Italy orders bars to close early, shuts gyms as COVID cases surge

MILAN (Reuters) - Italy on Sunday ordered bars and restaurants to close by 6 p.m. and shut public gyms, cinemas and swimming pools to try to halt a rapid resurgence in the coronavirus that has pushed daily infection rates to new records.

A woman walks on Navigli Grandi as the region of Lombardy imposes a curfew after being hit by a surge of coronavirus disease (COVID-19) infections, in Milan, Italy, October 22, 2020. REUTERS/Flavio Lo Scalzo/Files

Prime Minister Giuseppe Conte said the measures were aimed at protecting both public health and the economy and should bring the rising curve of the epidemic under control in the next few weeks to allow a “serene” Christmas.

“We think we will suffer a bit this month but by gritting our teeth with these restrictions, we’ll be able to breathe again in December,” he told a news conference, promising that sectors hit by the measures would be compensated.

Italy, once the European country hardest hit by the pandemic, has been overtaken by Spain, France and Britain but infection rates have been rebounding rapidly and health services have come under increasing pressure.

Underlining the spread of the disease, spokesmen for both Conte and President Sergio Mattarella said they had tested positive for the virus. Conte’s spokesman, Rocco Casalino, said in a statement he had last seen Conte on Tuesday at which time they had worn masks and maintained social distancing.

The new measures, which take effect on Monday, follow two nights of protests in Naples and Rome against curfews ordered in several regions last week.

Aware of the huge cost of shutting down the economy, the government hopes to avoid the blanket lockdown ordered in the first phase of the crisis. But it has been forced to ratchet up restrictions steadily as the pandemic has raced ahead.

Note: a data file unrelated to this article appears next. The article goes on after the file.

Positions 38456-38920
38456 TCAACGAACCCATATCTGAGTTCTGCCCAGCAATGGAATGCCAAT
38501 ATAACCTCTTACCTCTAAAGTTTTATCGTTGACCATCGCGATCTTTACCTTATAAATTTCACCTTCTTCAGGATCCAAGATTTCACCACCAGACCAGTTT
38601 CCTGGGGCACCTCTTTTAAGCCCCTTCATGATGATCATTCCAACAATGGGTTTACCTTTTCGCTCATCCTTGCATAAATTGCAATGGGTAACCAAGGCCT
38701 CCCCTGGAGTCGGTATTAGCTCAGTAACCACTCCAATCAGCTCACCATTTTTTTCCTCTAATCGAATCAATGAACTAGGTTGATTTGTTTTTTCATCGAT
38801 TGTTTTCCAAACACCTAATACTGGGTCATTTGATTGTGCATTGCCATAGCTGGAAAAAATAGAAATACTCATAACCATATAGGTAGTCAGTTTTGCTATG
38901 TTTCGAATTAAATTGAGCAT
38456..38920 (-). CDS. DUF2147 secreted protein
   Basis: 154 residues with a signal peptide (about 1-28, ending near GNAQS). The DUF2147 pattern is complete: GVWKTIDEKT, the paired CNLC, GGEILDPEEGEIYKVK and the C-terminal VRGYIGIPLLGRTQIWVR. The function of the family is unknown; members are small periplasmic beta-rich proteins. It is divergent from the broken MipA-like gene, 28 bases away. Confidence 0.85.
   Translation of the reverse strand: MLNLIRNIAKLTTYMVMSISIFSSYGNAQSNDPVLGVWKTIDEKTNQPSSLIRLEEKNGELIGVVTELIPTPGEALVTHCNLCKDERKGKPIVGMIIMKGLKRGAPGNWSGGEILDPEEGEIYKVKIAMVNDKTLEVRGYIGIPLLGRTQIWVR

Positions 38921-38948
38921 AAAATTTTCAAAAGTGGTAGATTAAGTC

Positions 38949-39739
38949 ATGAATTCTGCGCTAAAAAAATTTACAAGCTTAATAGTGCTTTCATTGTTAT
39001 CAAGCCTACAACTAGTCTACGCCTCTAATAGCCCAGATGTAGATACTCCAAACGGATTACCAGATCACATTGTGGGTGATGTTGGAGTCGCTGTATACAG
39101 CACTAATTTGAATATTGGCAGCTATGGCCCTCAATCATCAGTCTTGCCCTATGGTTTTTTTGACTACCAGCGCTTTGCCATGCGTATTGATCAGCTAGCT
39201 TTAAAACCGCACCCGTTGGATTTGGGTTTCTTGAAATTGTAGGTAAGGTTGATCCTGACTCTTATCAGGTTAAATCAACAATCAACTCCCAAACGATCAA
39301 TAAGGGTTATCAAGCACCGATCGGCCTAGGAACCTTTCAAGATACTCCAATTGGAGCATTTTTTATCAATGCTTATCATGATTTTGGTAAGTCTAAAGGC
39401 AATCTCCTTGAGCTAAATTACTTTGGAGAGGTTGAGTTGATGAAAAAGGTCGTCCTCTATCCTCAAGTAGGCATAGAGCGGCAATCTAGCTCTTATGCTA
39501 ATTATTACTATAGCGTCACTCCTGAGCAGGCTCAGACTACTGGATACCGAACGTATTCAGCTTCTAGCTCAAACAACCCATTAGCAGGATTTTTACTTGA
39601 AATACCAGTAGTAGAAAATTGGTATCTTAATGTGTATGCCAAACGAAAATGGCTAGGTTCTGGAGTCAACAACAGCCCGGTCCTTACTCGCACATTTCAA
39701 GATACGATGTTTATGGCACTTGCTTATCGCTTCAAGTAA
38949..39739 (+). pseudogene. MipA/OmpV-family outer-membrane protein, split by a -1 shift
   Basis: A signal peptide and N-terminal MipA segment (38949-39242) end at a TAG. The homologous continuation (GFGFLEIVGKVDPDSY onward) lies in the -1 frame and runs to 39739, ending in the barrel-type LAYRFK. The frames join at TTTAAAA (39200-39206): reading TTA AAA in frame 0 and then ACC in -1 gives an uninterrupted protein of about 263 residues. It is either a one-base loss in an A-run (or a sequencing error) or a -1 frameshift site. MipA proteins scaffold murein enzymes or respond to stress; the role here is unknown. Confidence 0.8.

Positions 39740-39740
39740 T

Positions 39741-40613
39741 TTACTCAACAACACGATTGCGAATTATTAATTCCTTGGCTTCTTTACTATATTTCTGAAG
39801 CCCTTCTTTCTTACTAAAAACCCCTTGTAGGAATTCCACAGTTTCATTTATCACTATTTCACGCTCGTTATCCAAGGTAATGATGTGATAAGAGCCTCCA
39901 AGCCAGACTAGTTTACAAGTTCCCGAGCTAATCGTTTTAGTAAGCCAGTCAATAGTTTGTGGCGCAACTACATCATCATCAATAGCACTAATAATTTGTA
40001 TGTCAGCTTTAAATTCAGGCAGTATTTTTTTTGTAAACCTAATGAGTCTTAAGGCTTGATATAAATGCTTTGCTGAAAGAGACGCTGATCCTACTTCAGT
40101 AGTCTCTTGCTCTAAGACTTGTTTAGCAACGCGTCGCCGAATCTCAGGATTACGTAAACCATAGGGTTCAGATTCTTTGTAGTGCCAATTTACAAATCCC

The decree encourages people not to go out and to limit contacts at home with anyone outside their immediate family, but does not impose a mandatory nationwide curfew and allows shops and most businesses to remain open.

However, as well as early closing, bars and restaurants will be subject to a series of controls to limit contagion, while cinemas and theatres as well as trade fairs will be shut.

The decree also directs that up to three quarters of high school teaching should be online to limit the number of pupils in school buildings.

On Sunday, authorities reported a new record daily total of 21,273 infections, as well as 128 deaths.

The protests in Naples and Rome, while limited, underlined the tense political climate facing Conte who won praise for his handling of the initial phase of the crisis. However he has come under increasing fire for failing to strengthen preparations including testing and contact tracing over the summer.

Reporting by James Mackenzie; Editing by Mark Heinrich and Nick Macfie